Last year's self-titled, self-released album felt like a major creative breakthrough for Nadler, as she found a very effective way for her distinctive, ghostly songs to coexist with a bit more light and life. The Sister, billed as its companion album, turns out to be something of a lateral move rather than an evolution or continuation. It is certainly more melancholy, spare, and monochromatic than I expected, but it largely overcomes those hurdles by being such a meticulously crafted, focused, concise, and thematically coherent song suite. As a whole, it is perhaps a bit weaker than some of Marissa's other efforts, but some of the individual songs are easily among her best.
Despite a vague continuation of some of Marissa Nadler's lyrical themes and the return of most of the same collaborators, The Sister essentially feels like a total negative image of its predecessor. The most significant difference is a pretty damn dramatic one, as last year's effort sounded like Nadler fronting a languorously swaying alt-country band and this basically sounds like an intimate and decidedly non-swinging solo performance. Evidence of other musicians certainly exists, but aside from Orion Rigel Domisse's piano in "Love Again, There is a Fire" and the drums in "The Wrecking Ball Company," contributions are pretty much relegated to subtle coloration. That is perfectly fine by me, as the melancholy, nocturnal feel of these songs is well-served by their spare, minor key arpeggio accompaniment. The album would be a trainwreck if it was not, as Nadler only departs from her wistful acoustic arpeggiations once (on the aforementioned "Love Again," the album's weakest, most heavy-handed piece). That is not an exaggeration at all, as she never even builds up to strumming an acoustic guitar–these are unwaveringly slow, fragile, and achingly poignant songs. The whole thing evokes old, lonely New England houses, heartache, and moonlit nights, which is a pretty wonderful aesthetic in small doses, but could get suffocating sad and numbingly one-dimensional over the course of an entire album. Nadler, thankfully, was self-aware enough to consider that and wisely kept The Sister to a lean half-hour. That is the perfect length for this suite.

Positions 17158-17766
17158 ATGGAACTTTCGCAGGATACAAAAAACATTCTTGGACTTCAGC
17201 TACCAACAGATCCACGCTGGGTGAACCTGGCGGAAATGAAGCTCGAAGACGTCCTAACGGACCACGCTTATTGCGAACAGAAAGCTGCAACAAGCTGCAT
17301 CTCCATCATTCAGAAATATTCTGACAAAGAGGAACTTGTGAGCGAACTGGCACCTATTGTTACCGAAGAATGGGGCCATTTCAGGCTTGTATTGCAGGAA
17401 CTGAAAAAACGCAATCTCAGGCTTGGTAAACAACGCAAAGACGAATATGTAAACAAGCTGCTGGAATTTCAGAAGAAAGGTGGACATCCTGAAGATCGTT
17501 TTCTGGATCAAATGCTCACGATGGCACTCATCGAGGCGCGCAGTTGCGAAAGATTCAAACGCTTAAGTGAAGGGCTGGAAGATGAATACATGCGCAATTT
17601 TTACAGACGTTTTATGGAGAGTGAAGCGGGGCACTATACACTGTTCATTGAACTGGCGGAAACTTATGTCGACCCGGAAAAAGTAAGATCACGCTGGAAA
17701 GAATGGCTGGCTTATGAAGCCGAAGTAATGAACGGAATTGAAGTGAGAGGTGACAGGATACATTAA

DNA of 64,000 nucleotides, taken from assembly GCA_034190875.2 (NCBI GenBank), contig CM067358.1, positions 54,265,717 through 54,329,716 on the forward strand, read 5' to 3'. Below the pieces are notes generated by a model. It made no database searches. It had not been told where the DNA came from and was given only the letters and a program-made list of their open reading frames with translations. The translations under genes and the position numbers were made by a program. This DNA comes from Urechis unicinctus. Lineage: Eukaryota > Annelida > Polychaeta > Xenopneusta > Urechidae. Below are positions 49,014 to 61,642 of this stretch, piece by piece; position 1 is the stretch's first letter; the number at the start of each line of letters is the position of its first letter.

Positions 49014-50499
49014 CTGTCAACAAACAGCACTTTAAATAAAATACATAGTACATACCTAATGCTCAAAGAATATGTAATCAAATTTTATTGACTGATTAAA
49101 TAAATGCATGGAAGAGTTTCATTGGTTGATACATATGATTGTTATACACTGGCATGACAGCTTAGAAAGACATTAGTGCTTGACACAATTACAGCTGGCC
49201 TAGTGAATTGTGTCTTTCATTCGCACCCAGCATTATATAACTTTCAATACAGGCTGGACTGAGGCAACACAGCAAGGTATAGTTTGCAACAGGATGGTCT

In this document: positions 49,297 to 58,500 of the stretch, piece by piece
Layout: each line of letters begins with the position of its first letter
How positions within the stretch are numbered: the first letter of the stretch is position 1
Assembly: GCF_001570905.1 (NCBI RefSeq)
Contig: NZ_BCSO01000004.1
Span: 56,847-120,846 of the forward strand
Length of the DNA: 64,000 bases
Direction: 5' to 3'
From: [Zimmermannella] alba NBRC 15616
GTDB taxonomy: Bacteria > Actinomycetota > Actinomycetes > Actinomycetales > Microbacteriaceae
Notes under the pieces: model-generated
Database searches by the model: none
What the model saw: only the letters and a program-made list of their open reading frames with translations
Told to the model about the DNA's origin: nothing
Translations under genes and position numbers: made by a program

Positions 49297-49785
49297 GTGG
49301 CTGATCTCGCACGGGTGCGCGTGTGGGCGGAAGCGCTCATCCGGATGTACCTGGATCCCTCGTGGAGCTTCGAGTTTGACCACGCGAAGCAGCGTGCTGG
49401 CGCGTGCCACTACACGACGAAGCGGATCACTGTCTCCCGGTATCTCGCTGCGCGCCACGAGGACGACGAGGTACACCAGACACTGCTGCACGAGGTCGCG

Of course, she was never in much danger of overstaying her welcome: despite the very specific formula and limited palette on display, Marissa's songwriting remains wonderful. She manages to find quite a lot of room for variety within her very narrow scope. Nearly every song boasts at least one strong hook and Nadler's singular and sensuous voice swoops hauntingly and movingly throughout. Despite the inexplicable use of a flanger near the end, the sweetly sad "In a Little Town" is a damn near perfect song, and there are at least three or four others that reach similarly great heights (like "Apostle" and "The Wrecking Ball Company," for example). That is a high success rate for an 8-song album. Also, Nadler's craft goes quite a bit deeper than just melody and atmosphere, populating her songs with an enigmatic cast of characters whose stories are not immediately graspable.
I love albums with a healthy dose of mystery, as it makes repeat listening seem much more enticing than usual. It is admittedly a bit hard for me to fully accept this as "the new Marissa Nadler album" given its brevity, narrow focus, and stylistic divergence from her last record, but it is a pretty inspired and irresistible effort regardless of how I ultimately decide to categorize it.
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